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I recently tried adding the OpenEars framework to my xcode project, and when I tried to commit my project to the repository I get the following error:

'error: pathspec '"Framework/Icon\r"' did not match any file(s) known to git.'

I have tried to find this file using the navigation tree within xcode but it doesn't exist. There is a physical file on the disk which was 0 bytes (this is most likely the problem), and I tried removing this with no affect.

I tried to navigate to the file using terminal and use git rm Icon\r but due to the \ in the name it cannot find the file:

'git rm Icon\r fatal: pathspec 'Framework/OpenEars.framework/Icon\r' did not match any files '

Has anyone had a similar issue or know how I can remove this file as it is stopping me from pushing any changes.

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up vote 6 down vote accepted

Try cding into the directory, then start typing the following until you get to the I in Icon\r. Then press the Tab key to have the Terminal automatically complete the rest of the path. It will look like this:

git rm Framework/OpenEars.framework/Icon^M

NB: There is a space after the M. Entering in this full path does not seem to work: only allowing the Terminal to autocomplete the path for you will.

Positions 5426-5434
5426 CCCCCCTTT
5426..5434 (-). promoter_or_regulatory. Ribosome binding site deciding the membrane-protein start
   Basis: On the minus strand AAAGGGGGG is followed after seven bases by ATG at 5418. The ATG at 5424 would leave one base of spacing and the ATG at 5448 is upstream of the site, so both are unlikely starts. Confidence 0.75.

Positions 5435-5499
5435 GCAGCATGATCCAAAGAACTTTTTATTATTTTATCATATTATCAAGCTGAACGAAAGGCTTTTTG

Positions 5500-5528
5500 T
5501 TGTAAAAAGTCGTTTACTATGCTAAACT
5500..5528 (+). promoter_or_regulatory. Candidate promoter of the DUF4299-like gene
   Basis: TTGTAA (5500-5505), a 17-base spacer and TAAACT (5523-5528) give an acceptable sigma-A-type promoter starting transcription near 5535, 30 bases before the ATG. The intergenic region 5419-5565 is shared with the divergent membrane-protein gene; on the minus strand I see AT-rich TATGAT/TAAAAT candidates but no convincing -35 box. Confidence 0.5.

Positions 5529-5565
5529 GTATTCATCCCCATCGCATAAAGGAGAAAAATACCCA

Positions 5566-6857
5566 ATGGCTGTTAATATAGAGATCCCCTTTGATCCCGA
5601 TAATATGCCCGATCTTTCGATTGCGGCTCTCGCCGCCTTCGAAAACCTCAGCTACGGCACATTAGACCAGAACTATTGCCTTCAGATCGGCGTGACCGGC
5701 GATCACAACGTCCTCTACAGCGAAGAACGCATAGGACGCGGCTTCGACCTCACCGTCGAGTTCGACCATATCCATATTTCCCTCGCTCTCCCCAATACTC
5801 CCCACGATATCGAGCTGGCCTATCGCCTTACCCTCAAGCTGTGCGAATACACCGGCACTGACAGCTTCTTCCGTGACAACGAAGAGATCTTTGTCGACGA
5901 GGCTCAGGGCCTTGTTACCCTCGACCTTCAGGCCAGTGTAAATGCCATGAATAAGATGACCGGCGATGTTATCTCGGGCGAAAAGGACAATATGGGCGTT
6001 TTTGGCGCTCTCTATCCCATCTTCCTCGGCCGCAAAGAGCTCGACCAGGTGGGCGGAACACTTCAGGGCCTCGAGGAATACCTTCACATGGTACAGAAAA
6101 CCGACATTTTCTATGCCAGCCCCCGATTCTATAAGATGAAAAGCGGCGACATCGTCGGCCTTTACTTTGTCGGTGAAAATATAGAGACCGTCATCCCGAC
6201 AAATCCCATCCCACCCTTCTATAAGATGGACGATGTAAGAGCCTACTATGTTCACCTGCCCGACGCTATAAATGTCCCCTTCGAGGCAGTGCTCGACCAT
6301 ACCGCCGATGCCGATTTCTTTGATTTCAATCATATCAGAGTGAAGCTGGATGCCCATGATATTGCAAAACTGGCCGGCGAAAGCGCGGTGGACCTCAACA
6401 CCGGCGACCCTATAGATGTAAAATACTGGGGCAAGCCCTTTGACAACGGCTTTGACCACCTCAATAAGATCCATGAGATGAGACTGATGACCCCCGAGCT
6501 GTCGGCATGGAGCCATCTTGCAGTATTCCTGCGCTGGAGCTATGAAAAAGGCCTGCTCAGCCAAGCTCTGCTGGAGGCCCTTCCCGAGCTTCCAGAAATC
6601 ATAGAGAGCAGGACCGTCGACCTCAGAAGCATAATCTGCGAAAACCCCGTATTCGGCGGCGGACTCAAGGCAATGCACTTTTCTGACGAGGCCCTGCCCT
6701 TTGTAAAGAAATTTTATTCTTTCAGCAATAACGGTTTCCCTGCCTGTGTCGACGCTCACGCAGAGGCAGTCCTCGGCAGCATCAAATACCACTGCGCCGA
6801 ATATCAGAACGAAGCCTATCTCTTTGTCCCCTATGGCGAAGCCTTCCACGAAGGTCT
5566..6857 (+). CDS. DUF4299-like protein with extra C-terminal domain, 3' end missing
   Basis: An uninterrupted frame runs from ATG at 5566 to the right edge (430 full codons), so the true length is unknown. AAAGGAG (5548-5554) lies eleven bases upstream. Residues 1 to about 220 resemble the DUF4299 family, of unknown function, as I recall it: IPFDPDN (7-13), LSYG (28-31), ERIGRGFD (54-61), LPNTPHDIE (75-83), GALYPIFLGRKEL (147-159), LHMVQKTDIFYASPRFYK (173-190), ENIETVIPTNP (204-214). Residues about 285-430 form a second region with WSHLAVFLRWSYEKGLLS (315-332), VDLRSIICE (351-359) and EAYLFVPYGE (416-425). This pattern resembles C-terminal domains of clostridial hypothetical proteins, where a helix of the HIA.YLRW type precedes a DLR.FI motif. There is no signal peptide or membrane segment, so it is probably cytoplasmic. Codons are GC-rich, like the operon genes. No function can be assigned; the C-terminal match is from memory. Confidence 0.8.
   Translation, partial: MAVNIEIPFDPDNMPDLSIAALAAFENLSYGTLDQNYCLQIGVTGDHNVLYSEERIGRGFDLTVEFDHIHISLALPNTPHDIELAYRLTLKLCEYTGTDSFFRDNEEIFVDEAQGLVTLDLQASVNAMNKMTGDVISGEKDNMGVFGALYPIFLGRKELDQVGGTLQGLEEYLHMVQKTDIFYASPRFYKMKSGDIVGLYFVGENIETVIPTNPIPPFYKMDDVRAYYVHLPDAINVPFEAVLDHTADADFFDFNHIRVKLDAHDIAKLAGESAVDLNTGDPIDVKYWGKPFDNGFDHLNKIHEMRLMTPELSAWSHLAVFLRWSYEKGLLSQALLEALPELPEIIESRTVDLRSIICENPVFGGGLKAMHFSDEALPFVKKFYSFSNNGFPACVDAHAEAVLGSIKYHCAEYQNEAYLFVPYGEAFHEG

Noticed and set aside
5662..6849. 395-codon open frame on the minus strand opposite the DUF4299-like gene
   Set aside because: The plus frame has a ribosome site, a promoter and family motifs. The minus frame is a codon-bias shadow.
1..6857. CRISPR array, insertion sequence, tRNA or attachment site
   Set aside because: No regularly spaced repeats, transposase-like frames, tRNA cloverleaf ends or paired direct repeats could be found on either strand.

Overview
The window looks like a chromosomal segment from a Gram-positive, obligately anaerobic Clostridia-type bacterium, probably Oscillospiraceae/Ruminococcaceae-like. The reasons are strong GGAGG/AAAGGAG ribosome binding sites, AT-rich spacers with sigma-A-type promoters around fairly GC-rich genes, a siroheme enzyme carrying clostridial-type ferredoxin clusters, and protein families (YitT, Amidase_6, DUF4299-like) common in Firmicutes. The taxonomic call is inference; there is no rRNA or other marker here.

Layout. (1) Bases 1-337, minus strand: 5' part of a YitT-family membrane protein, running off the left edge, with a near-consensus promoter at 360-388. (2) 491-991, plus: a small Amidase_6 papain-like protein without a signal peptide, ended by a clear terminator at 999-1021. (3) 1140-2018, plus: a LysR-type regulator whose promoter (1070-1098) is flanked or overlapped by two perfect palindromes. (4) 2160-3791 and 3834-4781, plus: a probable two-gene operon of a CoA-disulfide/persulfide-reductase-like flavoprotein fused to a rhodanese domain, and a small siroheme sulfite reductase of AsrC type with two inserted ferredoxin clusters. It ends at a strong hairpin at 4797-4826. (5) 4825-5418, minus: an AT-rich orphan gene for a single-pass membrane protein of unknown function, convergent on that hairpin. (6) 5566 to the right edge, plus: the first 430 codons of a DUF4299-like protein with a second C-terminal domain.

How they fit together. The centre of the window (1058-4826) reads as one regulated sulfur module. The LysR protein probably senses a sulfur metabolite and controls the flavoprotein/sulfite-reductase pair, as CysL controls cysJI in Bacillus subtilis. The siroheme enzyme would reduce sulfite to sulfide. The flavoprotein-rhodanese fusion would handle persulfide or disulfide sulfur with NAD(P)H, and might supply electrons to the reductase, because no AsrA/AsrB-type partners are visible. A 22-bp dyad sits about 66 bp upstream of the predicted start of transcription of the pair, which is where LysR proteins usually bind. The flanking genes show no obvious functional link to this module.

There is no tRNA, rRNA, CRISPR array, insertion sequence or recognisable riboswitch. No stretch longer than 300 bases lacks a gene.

I got:

MacPro:OpenEarsDistribution mdouma46$ git rm Framework/OpenEars.framework/Icon^M 
'm 'Framework/OpenEars.framework/Icon
MacPro:OpenEarsDistribution mdouma46$ git status
# On branch master
# Changes to be committed:
#   (use "git reset HEAD <file>..." to unstage)
#   deleted:    "Framework/OpenEars.framework/Icon\r"
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Hmm, must have to do with the git export flattening the framework's icon. I'll look into it for the next version. – Halle Oct 8 '12 at 21:51
Thanks for the help, this worked for me after some alterations. I forgot the space the first time and this entered in to a second console thing which seemed to remove the reference but didn't register the removal on xcode. So I had to delete the whole framework and re-add it, this created a fresh file for me to remove properly. Thanks once again! – Elliott D'Alvarez Oct 9 '12 at 10:33
I'd advise users to make a copy of the problematic file before removal. – Tommie C. Mar 28 '14 at 21:35

I've just had the same issue, and found that after removing the file from the local filesystem, the following worked for me:

cd Your/Project/Directory
git add -u Path/To/Offending/File/Icon$'r'

This then allowed me to commit and remove the files from the git repository.

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